And so on. Analyzing cities/states/nations in terms of what problems they solve is an interesting lens.

Machiavelli also touches upon how ease of life can promote psychologies that will not strive and become great. We phrase this differently today, because at least pre-collapse we are much more independent of the exact geography we live in than he was, even in a wealthy area. But I will speak less on this, because all the readers I am likely to have are already familiar with the weak men -> bad times -> strong men -> good times cycle, which is a dynamic equivalent of Machiavelli’s discussion here.

Discourses on Livy - Book 1, Chapter 1

No one who reads how the city of Rome had its beginning, who were its founders, and what its ordinances and laws, will marvel that so much excellence was maintained in it through many ages, or that it grew afterwards to be so great an Empire.

And, first, as touching its origin, I say, that all cities have been founded either by the people of the country in which they stand, or by strangers. Cities have their origins in the former of these two ways when the inhabitants of a country find that they cannot live securely if they live dispersed in many and small societies, each of them unable, whether from its situation or its slender numbers, to stand alone against the attacks of its enemies; on whose approach there is no time left to unite for defence without abandoning many strongholds, and thus becoming an easy prey to the invader. To escape which dangers, whether of their own motion or at the instance of some of greater authority among them, they restrict themselves to dwell together in certain places, which they think will be more convenient to live in and easier to defend.

Among many cities taking their origin in this way were Athens and Venice; the former of which, for reasons like those just now mentioned, was built by a scattered population under the direction of Theseus. To escape the wars which, on the decay of the Roman Empire daily renewed in Italy by the arrival of fresh hordes of Barbarians, numerous refugees, sheltering in certain little islands in a corner of the Adriatic Sea, gave beginning to Venice; where, without any recognized leader to direct them, they agreed to live together under such laws as they thought best suited to maintain them. And by reason of the prolonged tranquility which their position secured, they being protected by the narrow sea and by the circumstance that the tribes who then harassed Italy had no ships wherewith to molest them, they were able from very small beginnings to attain to that greatness they now enjoy.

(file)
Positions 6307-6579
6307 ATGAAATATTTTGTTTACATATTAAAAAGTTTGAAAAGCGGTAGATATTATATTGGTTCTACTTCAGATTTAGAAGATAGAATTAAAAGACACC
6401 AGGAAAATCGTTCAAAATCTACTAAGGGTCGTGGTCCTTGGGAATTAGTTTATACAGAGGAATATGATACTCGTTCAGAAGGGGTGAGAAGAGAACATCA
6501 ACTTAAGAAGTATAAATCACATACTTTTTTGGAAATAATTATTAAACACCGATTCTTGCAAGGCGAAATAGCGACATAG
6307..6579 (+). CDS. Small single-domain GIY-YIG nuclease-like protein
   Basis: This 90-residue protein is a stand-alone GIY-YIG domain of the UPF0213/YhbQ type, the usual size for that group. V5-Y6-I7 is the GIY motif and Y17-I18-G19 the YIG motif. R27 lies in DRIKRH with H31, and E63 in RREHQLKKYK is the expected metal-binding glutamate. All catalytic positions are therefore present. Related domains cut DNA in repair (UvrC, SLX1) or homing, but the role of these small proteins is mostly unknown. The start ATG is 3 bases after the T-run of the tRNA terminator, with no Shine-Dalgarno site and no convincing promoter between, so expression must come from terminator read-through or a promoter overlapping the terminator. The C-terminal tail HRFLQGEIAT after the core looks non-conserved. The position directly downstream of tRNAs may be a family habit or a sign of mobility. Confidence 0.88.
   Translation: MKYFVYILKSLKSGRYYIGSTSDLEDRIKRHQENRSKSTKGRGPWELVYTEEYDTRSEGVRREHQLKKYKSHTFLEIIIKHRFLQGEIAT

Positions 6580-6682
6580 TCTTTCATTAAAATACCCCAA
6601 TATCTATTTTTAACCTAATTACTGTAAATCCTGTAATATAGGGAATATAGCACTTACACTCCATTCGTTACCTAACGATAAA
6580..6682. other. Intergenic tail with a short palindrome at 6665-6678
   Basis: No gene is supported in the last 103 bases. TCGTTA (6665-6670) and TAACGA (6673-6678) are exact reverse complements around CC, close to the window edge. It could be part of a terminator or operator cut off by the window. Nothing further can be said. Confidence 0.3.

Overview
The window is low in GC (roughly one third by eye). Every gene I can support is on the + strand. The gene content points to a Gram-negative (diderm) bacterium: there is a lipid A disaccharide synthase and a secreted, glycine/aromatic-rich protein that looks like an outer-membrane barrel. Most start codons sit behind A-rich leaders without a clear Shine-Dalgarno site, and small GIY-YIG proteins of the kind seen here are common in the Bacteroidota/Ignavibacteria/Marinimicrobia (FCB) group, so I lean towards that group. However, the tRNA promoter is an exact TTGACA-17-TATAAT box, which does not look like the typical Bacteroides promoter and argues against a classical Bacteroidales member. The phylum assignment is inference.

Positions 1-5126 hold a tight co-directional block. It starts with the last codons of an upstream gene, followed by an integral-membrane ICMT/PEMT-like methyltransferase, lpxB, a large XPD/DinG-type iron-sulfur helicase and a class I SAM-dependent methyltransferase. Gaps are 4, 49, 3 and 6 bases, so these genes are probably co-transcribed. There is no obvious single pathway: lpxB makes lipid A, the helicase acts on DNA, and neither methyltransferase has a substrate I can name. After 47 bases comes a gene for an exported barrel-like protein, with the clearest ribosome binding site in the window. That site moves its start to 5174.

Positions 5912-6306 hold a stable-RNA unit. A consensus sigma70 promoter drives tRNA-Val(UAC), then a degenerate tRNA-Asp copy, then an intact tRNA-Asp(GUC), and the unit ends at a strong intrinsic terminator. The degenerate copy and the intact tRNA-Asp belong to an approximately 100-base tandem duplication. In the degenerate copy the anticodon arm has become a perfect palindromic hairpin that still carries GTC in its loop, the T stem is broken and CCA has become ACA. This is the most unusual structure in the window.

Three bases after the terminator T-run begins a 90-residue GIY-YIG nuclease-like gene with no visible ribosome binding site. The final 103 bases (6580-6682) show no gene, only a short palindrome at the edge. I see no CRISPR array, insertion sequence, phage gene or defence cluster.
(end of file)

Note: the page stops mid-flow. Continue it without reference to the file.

In the second case, namely of a city being founded by strangers, the settlers are either wholly independent, or they are controlled by others, as where colonies are sent forth either by a prince or by a republic, to relieve their countries of an excessive population, or to defend newly acquired territories which it is sought to secure at small cost. Of this sort many cities were settled by the Romans, and in all parts of their dominions. It may also happen that such cities are founded by a prince merely to add to his renown, without any intention on his part to dwell there, as Alexandria was built by Alexander the Great. Cities like these, not having had their beginning in freedom, seldom make such progress as to rank among the chief towns of kingdoms.

The city of Florence belongs to that class of towns which has not been independent from the first; for whether we ascribe its origin to the soldiers of Sylla, or, as some have conjectured, to the mountaineers of Fiesole (who, emboldened by the long peace which prevailed throughout the world during the reign of Octavianus, came down to occupy the plain on the banks of the Arno), in either case, it was founded under the auspices of Rome nor could, at first, make other progress than was permitted by the grace of the sovereign State.

The origin of cities may be said to be independent when a people, either by themselves or under some prince, are constrained by famine, pestilence, or war to leave their native land and seek a new habitation. Settlers of this sort either establish themselves in cities which they find ready to their hand in the countries of which they take possession, as did Moses; or they build new ones, as did Æneas. It is in this last case that the merits of a founder and the good fortune of the city founded are best seen; and this good fortune will be more or less remarkable according to the greater or less capacity of him who gives the city its beginning.